(The garden)

I thought it would be such a treat to stay in a bigger house for a few months to have more space, especially since my in-law's were coming and they could have their own bedroom. At first, we loved it. Maya is very active, so it was great to have a nice garden that she could run around in and play soccer (her new obsession). But then, we started to hate it...

It's weird, isn't it? That's the American dream - to live in a bigger space, everyone with their own rooms, lots of SPACE....that's what we're all supposed to strive for, right? But after a while, I just couldn't stand it anymore. The house was just too massive. I was exhausted getting from one room to another, and going up and down the stairs. It was like a black hole - people would disappear and you'd actually have to search the house to find out where everyone was. The space was too overwhelming. The garden seemed terrifying at night, as if anyone could be watching us from behind the bushes. I just didn't feel comfortable. I yearned to be back at my small apartment.

I thought it was just me, but surprisingly everyone else felt the same way. Husband-ji started to complain that the commute was too long to get to work, and he was tired from driving so much. My in-law's started to complain that the house was too isolated from everything. Maya kept asking me when we were going back to our "old place".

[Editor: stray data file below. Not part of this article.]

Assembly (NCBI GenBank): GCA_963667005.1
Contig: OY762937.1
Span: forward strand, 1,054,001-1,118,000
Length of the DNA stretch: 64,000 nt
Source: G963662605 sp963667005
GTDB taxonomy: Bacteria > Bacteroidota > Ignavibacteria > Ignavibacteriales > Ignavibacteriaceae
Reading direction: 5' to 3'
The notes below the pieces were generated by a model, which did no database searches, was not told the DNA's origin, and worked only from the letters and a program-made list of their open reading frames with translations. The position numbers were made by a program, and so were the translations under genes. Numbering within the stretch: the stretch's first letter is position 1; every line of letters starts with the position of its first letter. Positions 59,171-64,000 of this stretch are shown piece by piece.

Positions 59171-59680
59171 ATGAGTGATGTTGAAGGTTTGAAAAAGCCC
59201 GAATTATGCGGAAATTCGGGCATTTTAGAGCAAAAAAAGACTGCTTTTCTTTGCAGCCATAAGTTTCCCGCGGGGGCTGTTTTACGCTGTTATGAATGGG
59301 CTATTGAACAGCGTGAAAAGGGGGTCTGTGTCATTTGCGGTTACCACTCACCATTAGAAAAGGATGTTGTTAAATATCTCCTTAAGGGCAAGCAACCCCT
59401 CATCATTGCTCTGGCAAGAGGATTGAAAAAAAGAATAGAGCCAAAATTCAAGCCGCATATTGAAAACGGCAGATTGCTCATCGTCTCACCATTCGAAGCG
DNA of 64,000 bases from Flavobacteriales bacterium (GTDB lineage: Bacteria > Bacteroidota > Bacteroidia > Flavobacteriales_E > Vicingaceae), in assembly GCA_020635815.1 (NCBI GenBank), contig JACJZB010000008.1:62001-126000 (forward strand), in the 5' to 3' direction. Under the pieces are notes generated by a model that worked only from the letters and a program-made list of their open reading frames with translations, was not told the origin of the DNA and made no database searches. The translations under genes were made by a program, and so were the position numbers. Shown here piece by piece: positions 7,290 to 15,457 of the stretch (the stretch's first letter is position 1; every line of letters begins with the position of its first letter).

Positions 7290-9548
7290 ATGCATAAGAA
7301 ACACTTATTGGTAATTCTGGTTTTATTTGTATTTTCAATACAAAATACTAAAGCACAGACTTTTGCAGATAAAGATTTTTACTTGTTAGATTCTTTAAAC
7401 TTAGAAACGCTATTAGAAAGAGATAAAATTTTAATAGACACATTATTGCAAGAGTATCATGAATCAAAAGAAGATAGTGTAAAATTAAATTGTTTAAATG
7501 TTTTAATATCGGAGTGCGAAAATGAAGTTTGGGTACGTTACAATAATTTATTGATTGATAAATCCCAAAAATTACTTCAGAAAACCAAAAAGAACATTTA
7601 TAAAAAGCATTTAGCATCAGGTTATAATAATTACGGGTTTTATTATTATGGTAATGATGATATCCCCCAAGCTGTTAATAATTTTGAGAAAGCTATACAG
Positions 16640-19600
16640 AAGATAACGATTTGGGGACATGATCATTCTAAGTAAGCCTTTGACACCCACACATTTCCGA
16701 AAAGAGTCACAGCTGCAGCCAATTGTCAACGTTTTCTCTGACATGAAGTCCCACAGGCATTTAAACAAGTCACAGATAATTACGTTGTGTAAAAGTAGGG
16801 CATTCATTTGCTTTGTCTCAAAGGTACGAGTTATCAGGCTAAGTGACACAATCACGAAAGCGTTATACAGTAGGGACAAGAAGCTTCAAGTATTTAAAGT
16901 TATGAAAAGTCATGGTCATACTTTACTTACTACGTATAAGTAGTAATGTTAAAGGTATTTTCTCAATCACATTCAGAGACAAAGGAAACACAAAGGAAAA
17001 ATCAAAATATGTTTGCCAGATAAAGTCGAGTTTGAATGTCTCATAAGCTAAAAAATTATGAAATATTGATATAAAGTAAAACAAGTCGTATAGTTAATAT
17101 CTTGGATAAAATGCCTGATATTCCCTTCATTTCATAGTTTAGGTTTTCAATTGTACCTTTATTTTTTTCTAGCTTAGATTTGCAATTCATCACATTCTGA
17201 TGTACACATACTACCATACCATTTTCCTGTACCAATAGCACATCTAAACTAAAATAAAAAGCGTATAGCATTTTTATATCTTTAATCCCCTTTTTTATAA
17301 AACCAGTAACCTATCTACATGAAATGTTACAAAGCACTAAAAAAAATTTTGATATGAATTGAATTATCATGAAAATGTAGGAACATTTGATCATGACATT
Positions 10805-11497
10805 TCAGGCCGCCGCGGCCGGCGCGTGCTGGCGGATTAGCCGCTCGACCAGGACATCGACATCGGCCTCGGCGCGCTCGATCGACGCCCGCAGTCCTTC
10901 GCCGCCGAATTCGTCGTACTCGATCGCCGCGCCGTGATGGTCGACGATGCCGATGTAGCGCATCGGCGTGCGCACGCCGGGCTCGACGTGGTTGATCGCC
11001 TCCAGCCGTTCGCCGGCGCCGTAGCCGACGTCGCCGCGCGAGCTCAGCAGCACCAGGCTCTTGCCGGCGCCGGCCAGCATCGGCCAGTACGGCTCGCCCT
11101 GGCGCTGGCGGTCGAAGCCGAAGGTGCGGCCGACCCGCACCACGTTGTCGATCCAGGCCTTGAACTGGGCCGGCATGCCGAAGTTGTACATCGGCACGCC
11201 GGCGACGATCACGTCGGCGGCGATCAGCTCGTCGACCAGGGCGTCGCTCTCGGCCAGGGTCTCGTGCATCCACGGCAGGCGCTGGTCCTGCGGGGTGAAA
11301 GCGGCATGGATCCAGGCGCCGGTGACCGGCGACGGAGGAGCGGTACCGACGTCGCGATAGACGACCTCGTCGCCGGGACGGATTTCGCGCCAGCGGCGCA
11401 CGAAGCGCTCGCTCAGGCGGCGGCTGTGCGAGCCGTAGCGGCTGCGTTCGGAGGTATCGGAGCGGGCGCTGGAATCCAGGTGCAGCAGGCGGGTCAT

A month into my in-law's stay, my parents returned and we were all relieved to move back to our apartment. Our apartment is 1000 square feet and has two bedrooms, two bathrooms, and an office. It is not a big place, but we love it. We live in a very busy area, on a main road, with 10 excellent restaurants and a major grocery store within a 1 block radius. Our workplace is a 7 minute walk from our apartment. We live a few blocks from the beach. There are three beautiful children's parks near us, and a movie theater too. My in-law's do not have their own bedroom, so they sleep on the floor. They are much happier here living in a busy area - it's as close to India as they could get. Even at our family home in India, everyone seems to be more content sleeping on the floor. My father-in-law is out and about all day, exploring, going to the library and community centers, and picking up groceries. My mother-in-law doesn't go out too much but she does love to sit at the window like a typical desi granny and spy on people! Most of the time, we spend the day in the living room all together, peacefully co-existing and interacting. The only time we really go into our bedrooms is at night, to sleep. I actually feel like our master bedroom is too big, and it could be smaller because we are hardly ever in there. When we want some outdoor time, we either go to the beach or the parks, and there's always lots of kids for Maya to play with. It has more of a community-feel. Less like you're stranded in the middle of nowhere, like The Shining.

(My father-in-law working on the dining table; my mother-in-law watching TV)

I love living in a smaller space. You know where everything is, you have less, but you spend more time together as a family. I know I should want some huge house, but I don't. At least for right now, I wouldn't trade it for anything.